4.5 Theory of Reinforcement Learning

Recall the simplified stochastic reinforcement learning rule of Equation (3.2.5). The continuous-time version of this rule is given by


from which the average learning equation is given as


Now, employing Equation (4.2.6), we may think of Equation (4.5.2) as implementing a gradient search on an average instantaneous criterion function, , whose gradient is given by


In Equations (4.5.1) through (4.5.3), we have and the output y is generated by a stochastic unit according to the probability function P(yw, x), given by


with the expected output


as in Section 3.1.6. Next, it is shown that Equation (4.5.3) is proportional to the gradient of the expected reinforcement signal (Williams, 1987; Hertz et al., 1991).

First, we express the expected (average) reinforcement signal, , for the kth input vector with respect to all possible outputs y as


and then evaluate its gradient with respect to w. The gradient of is given by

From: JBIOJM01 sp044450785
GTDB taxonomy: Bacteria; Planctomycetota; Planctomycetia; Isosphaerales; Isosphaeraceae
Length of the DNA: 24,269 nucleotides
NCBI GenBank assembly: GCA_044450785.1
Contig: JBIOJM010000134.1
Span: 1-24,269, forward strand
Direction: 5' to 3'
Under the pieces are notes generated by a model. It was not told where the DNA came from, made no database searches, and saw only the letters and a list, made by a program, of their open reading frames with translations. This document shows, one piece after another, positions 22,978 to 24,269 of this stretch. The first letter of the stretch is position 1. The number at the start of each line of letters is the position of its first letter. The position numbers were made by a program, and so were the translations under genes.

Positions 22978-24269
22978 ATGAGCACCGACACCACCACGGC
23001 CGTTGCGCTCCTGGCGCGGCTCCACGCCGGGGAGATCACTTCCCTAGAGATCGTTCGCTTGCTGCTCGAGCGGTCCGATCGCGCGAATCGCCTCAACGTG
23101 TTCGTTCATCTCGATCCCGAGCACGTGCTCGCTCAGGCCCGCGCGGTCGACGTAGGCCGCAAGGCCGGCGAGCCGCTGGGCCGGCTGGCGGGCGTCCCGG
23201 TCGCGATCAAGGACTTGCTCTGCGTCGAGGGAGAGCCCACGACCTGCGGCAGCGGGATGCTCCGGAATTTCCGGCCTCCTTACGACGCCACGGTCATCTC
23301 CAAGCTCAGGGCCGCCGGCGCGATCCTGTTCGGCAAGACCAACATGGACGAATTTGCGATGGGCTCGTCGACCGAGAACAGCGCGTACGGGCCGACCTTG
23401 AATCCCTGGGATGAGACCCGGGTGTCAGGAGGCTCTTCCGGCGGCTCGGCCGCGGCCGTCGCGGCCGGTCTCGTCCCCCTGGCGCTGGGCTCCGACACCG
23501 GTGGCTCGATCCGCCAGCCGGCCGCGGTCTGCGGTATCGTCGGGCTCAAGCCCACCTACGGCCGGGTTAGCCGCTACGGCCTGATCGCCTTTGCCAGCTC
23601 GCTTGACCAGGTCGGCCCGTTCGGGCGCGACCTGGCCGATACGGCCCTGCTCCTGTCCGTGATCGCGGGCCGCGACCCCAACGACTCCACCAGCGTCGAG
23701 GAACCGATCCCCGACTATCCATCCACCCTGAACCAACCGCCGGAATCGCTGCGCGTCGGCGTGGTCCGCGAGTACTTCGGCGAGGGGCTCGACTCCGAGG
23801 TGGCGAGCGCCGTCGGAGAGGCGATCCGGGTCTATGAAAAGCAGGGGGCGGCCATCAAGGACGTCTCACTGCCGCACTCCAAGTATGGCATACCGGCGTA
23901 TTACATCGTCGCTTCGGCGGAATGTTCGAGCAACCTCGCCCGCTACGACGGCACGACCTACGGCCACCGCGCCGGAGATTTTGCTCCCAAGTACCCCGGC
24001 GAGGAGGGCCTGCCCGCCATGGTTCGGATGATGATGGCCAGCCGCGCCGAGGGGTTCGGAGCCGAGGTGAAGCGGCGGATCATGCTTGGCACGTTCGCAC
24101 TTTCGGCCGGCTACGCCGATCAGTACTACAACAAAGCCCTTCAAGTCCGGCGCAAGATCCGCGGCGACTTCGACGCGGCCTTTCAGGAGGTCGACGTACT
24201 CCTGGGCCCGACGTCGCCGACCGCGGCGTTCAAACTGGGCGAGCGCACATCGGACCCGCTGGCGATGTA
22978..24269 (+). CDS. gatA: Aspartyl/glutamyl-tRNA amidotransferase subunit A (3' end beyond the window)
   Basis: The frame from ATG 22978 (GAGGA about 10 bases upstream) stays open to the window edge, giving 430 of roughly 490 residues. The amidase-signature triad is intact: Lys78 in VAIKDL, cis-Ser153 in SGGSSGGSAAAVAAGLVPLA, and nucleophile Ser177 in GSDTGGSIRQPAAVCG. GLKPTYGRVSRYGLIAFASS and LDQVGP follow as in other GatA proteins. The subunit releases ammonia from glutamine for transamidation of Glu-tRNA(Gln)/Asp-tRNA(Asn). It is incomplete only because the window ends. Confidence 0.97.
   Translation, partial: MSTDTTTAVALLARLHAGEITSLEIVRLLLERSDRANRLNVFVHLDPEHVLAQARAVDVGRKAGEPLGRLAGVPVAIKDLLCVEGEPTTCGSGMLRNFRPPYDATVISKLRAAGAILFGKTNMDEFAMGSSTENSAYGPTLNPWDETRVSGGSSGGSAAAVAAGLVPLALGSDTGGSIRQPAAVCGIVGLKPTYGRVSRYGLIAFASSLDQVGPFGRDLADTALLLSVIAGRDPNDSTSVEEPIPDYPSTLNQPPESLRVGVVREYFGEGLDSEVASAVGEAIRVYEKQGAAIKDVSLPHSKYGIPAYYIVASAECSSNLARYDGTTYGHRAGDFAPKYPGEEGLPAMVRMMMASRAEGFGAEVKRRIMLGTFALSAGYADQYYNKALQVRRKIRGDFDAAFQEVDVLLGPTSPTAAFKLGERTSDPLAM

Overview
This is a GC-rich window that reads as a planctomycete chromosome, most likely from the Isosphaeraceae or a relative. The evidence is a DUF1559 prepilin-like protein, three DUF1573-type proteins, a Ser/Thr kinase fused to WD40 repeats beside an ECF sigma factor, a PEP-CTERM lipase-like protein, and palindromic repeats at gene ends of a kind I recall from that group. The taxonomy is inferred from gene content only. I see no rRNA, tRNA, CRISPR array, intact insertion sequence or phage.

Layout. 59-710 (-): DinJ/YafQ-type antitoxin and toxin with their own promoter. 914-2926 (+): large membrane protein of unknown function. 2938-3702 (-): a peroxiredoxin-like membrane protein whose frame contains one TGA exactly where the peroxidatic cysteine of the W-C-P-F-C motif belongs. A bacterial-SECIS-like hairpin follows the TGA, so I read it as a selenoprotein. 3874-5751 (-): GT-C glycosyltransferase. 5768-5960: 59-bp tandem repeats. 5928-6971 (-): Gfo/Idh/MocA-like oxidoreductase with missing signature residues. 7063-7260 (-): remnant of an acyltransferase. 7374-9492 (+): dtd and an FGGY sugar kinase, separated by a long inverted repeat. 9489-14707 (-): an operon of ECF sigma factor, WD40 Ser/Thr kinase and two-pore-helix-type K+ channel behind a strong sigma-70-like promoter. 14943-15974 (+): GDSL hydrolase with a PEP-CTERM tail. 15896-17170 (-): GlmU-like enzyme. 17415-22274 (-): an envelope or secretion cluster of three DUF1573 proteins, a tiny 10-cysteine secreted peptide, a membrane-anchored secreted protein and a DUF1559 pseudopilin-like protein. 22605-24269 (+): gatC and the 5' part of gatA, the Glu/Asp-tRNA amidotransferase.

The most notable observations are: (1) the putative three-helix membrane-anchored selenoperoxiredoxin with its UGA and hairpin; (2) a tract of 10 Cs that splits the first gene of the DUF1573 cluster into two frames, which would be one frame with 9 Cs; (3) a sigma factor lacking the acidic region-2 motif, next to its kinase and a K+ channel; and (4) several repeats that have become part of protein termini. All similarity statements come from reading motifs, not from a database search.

which follows from Equation (4.5.4). We also have


and (4.5.9)

which can be used in Equation (4.5.7) to give


If we now take the gradient of Equation (4.5.6) and use (4.5.10), we arrive at


which can also be written as


Finally, by averaging Equation (4.5.12) over all inputs xk, we get


where now the averages are across all patterns and all outputs. Note that is proportional to in Equation (4.5.3) and has an opposite sign. Thus, Equation (4.5.2) can be written in terms of as


which implies that the average weight vector converges to a local maximum of ; i.e., Equation (4.5.1) converges, on average, to a solution that locally maximizes the average reinforcement signal.

Extensions of these results to a wider class of reinforcement algorithms can be found in Williams (1987). The characterization of the associative reward-penalty algorithm in Equation (3.2.1) is more difficult since it does not necessarily maximize . However, the above analysis should give some insight into the behavior of simple reinforcement learning.

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